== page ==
Posts Tagged “air force academy”

Air Force Academy Oath of OfficeThe kinds of “persecution” many Christians believe they’re afflicted with, are rather bizarre and difficult to figure out. Take, for example, the fact that — as of a year and a half ago — the US Air Force Academy made the “so help me God” at the end of cadets’ oaths optional (WebCite cached article). Apparently this was part of a campaign by the military to suppress religion in the Air Force. Or something.

I haven’t quite figured out how making a profession of belief optional — yes, optional! — harms believers. But then, I’m just a cynical, cold-hearted, godless agnostic heathen, and am not gifted with the lofty spiritual insights required to discern that.

One Texas Congressman is so incensed about that decision, Raw Story reports he’s proposed legislation to unravel that, and force all cadets to beg for God’s help (cached):

A Republican congressman has introduced legislation that would force cadets at the Air Force’s Academy to say “so help me God” during their oaths every school year. He said the legislation is necessary because Americans don’t have “freedom from religion.”

Rep. Sam Johnson (R-TX) said the bill, called the Preserve and Protect God in Military Oaths Act of 2015 [cached], would protect the religious freedom of American troops.

“Our Constitution’s very First Amendment protects every individual’s freedom of religion. But our servicemen and women who protect our county [sic] with their lives are seeing that freedom under fire,” he said in a statement.

Again, the late 2013 policy change does not forbid cadets from saying “so help me God,” as Rep. Johnson seems to think. As I said, it merely makes it optional. I’m not sure why Johnson is misrepresenting Air Force policy — but he clearly is.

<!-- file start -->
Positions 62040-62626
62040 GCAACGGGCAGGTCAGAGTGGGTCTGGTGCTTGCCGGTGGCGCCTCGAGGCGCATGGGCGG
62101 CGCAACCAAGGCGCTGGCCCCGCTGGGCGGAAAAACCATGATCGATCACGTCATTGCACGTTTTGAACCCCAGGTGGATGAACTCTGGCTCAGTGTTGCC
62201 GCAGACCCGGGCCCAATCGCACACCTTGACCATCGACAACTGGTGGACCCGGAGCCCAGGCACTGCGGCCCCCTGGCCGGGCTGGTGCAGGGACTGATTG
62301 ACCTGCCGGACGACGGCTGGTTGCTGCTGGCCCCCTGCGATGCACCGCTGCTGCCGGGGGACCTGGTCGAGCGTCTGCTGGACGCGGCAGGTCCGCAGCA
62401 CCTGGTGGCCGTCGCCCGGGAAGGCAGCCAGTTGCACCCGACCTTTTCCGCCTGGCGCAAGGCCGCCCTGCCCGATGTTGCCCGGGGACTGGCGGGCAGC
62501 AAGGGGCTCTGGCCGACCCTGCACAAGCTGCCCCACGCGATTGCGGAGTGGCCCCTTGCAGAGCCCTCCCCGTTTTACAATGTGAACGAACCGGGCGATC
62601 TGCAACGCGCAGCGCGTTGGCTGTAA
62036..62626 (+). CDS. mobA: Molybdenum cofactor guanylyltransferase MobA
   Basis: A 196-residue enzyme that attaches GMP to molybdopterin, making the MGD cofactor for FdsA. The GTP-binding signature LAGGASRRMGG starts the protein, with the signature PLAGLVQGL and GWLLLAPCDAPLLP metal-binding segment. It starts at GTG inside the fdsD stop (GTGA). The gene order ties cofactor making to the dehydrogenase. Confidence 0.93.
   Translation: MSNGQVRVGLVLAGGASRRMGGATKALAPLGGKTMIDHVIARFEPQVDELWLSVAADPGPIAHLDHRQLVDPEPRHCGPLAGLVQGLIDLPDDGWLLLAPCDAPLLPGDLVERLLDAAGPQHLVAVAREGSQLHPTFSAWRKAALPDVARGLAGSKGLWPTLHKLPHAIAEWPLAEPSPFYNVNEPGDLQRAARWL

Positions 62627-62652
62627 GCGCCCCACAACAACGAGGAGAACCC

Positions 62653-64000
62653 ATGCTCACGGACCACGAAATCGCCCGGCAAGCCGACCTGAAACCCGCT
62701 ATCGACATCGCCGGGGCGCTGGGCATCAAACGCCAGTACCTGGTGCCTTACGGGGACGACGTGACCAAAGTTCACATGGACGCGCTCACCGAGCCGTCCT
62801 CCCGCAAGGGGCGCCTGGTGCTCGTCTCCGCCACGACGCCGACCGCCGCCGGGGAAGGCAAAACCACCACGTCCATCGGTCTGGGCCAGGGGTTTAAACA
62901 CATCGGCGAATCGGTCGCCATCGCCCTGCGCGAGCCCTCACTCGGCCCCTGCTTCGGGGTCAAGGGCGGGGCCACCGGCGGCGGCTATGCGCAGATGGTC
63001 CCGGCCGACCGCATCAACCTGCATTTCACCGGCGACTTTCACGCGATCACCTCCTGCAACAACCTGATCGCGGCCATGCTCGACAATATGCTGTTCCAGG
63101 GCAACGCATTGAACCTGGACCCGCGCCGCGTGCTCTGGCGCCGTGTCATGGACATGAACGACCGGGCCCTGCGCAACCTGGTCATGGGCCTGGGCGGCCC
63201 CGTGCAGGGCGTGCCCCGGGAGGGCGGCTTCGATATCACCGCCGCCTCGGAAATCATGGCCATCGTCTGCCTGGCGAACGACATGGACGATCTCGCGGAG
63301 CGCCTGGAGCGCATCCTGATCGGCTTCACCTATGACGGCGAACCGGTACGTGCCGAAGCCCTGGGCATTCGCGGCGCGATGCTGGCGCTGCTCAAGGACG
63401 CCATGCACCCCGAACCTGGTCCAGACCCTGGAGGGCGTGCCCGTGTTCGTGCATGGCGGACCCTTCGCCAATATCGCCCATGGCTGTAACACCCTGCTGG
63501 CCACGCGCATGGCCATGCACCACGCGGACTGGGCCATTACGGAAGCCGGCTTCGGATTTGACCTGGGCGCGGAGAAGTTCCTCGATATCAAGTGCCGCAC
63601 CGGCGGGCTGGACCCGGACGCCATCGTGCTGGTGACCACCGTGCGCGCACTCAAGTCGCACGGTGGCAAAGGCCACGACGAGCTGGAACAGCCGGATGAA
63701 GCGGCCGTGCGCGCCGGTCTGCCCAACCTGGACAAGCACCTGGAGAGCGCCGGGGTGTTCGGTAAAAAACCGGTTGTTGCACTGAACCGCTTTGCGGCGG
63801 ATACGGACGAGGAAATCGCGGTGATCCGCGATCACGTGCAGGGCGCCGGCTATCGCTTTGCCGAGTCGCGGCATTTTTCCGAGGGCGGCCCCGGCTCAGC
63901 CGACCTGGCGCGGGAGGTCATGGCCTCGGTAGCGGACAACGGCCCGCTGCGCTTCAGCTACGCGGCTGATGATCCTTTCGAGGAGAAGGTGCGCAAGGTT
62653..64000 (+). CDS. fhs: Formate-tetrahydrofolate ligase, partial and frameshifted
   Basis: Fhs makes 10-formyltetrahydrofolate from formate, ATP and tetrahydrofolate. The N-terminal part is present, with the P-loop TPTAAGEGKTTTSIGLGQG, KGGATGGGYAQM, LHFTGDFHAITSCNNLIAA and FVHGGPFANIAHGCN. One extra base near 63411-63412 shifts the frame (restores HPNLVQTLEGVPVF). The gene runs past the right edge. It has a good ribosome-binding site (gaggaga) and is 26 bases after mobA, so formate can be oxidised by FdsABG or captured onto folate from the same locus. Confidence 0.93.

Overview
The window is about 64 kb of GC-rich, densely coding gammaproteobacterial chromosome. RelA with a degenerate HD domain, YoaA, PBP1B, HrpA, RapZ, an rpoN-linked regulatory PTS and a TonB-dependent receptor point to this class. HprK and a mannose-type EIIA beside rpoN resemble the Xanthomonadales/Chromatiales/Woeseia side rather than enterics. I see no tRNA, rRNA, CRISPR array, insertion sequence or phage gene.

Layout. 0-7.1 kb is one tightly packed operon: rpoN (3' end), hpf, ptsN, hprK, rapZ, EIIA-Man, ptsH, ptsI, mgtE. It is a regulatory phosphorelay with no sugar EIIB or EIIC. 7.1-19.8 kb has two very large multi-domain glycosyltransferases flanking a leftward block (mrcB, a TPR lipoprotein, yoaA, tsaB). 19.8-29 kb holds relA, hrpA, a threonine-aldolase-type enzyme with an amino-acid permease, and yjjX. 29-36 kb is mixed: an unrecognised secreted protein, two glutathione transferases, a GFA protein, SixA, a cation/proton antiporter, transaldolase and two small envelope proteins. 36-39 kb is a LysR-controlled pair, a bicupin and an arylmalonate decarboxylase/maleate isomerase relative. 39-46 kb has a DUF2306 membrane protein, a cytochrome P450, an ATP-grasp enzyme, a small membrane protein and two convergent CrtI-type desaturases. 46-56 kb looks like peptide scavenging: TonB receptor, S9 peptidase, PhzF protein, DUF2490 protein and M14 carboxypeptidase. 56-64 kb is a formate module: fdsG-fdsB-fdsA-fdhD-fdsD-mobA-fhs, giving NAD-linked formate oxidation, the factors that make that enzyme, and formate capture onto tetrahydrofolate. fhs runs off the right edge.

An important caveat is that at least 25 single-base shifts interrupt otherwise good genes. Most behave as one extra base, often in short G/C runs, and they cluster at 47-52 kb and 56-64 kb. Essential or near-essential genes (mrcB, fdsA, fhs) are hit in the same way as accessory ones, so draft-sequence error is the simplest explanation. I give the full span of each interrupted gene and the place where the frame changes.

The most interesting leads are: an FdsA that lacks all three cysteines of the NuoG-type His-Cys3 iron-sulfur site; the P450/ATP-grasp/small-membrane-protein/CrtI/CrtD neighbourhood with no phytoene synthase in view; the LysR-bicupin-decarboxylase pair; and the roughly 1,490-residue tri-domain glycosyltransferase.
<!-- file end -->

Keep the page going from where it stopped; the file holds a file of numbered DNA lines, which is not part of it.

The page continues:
Johnson also trots out an old canard among the Religious Right:

“Let me be clear: Americans have the freedom of religion — but not freedom from religion.

Unfortunately this is not the first time one of these Christian Nation types has openly said that non-believers have no right to refuse to believe in a religion. And I don’t expect it’ll be the last. But it’s true that they rarely come out and say it quite as openly and candidly as this.

At any rate, if the Congressman is convinced that I, as a non-believing American, have no right to remain a non-believer, then I heartily invite him to do something about it. He can track me down, if he dares, and force me to believe in a religion (I assume, his own). Based on the premises he subscribes to, there’s no reason he wouldn’t wish to. So he can just go right ahead. I dare him.

I won’t even get into the fact that he’s suborning perjury by forcing non-believing cadets to profess a belief they don’t hold onto. But that might be the point of what Johnson is doing … non-believing officers in the armed forces would end up having that violation hanging over them, their entire careers. It’s a tool that could be used to control them in any number of ways. Pretty clever, actually.